The Rust async story is extremely good and many people (like me) have already converted their networked applications to async. In this post, I document some async/await pitfalls and show you how to avoid them. Finally, how to debug a async program.

Blocking in async

The purpose of async runtime is to allow lightweight tasks to run cooperatively (as opposed to preemptive multitasking that OS schedulers use). Tasks need to voluntarily yield control back to the scheduling thread 1) periodically, 2) when the task is unable to proceed, 3) idle.

In this model, long running or blocking calls cause starvation and defeat the entire purpose of async - the worst possible scenario that can happen.

Long running computation

async fn foo(n: u64) {
    for i in 0..n {

In this example, async fn foo calls a sync fn expensive. So when this code is compiled to a single state machine, the state transition only happens after the loop finishes.

To avoid starvation, control needs to be voluntarily yielded back to the runtime with the task::yield_now primitive (1, 2).

async fn foo(n: u64) {
    for i in 0..n {

        // yield every 10k iterations
        if i % 10_000 == 0 {


Blocking calls that you can’t change

Long running or blocking sync functions written by others that you can’t strategically insert yield_now.

async fn bar(img: &[u8]) {

There is a task::spawn_blocking primitive which forces the runtime to spawn the sync task into a separate thread pool. Runtime gets notified when it finishes and joins. The thread gets recycled back into the threadpool.

task::spawn_blocking(|| {

Resource leak from Futures that never complete

A long-running application could leak resources in the form of unexpectedly long-lived allocations. Assuming you are not doing anything obviously wrong, this is usually caused by some Future that never completes. And without you knowing, the runtime keeps holding onto the Future until the program gets killed by the kernel. This is usually in the realm of unknown unknown where “it sometimes breaks” functions cause all sorts of weird bugs that are impossible to avoid completely, but there are debugging techniques to find them in your async program.

As an example, here is a bug I encountered:

let mut stream = TcpStream::connect("").await?;
for i in 0..n {
    stream.write_all(b"hello world").await?;

This piece of code looks innocent enough, but the write_all here has a resource leak if the TCP write queue is full. This happens when the receiver is not read(2)ing from the receive buffer which will eventually get filled, and the kernel refuses to ACK incoming SYN packets so SYN backlog fills, the write queue gets filled, write(2) system call gets blocked, so the Future is never Ready when polled, creating a resource leak.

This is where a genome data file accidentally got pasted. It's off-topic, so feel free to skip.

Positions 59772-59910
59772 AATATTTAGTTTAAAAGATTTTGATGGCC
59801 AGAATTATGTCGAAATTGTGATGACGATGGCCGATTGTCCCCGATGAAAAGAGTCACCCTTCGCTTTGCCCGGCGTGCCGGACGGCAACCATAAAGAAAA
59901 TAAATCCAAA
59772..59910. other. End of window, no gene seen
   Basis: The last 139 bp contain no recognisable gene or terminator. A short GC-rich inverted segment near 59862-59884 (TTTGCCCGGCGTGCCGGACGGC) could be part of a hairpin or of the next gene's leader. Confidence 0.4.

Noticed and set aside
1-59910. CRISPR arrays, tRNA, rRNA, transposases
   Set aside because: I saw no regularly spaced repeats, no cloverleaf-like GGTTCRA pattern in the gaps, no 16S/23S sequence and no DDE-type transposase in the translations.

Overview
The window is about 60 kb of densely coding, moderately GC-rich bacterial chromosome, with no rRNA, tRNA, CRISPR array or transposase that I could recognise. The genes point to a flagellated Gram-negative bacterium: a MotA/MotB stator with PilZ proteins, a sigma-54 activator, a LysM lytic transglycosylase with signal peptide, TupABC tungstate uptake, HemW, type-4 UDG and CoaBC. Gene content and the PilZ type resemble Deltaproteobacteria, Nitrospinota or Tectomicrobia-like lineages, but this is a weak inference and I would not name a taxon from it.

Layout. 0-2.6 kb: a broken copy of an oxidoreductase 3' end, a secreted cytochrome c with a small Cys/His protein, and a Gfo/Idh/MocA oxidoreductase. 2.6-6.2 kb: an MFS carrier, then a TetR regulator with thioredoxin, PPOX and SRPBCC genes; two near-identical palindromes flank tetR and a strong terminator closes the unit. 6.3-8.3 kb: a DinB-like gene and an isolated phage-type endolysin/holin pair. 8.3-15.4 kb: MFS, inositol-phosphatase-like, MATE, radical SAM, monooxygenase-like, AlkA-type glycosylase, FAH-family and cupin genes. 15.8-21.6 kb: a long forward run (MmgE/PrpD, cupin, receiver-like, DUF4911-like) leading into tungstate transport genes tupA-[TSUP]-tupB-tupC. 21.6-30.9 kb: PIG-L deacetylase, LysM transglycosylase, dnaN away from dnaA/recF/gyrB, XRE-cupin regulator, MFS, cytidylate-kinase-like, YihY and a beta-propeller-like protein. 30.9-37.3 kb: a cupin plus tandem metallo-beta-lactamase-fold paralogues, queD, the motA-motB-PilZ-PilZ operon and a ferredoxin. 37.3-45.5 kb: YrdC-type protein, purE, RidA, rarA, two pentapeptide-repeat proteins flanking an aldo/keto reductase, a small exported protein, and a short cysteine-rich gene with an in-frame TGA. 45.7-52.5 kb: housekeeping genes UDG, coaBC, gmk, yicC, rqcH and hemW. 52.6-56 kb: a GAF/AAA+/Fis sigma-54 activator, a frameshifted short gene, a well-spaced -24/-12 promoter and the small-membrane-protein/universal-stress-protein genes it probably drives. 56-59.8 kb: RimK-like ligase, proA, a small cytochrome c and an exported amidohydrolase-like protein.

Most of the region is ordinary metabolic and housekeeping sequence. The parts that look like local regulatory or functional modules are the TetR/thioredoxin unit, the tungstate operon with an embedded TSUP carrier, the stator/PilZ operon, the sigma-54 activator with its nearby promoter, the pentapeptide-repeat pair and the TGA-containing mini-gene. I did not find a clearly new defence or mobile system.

The fix is simple:


By wrapping the Future with an immediate timeout, this future gets turned into a fire-and-forget and guarantees deallocation.

General debugging tips

  1. Avoid futures::channel::mpsc::unbounded()

    Unbounded channel means that the consumer queue is unbounded so it can potentially cause unexpected memory leaks. So if you notice weird memory usage, you should immediately switch to the bounded channel futures::channel::mpsc::channel(buffer: usize) and set a small buffer size ~1. Chances are execution will halt and then you know somewhere in the consumer task is a future blocking the scheduler.

  2. Avoid std::sync

    First thing you should do in async conversion is changing the locks to use futures_locks or concurrency primitives in your runtime crate. Otherwise you will find strange blocks and panics.

  3. Wrap some Future with future::timeout

    The downside is that future based timeouts do not work when there’s an infinite loops.

  4. Put dbg!(()); around every await to trace the missing line

    This should be the last resort.


Due to the nature of the Halting problem, it is the programmer’s responsibility to ensure that the code in async context doesn’t block. Accidentally blocking in async code is a mistake that’s common to make and very hard to detect. In this post I presented several ways to reduce the surface area of accidentally making this mistake and also ways to debug accidentally blocking code.

Further Reading

stejpang’s blog post on blocking inside async code

reddit post discussing async-std’s new blocking detection feature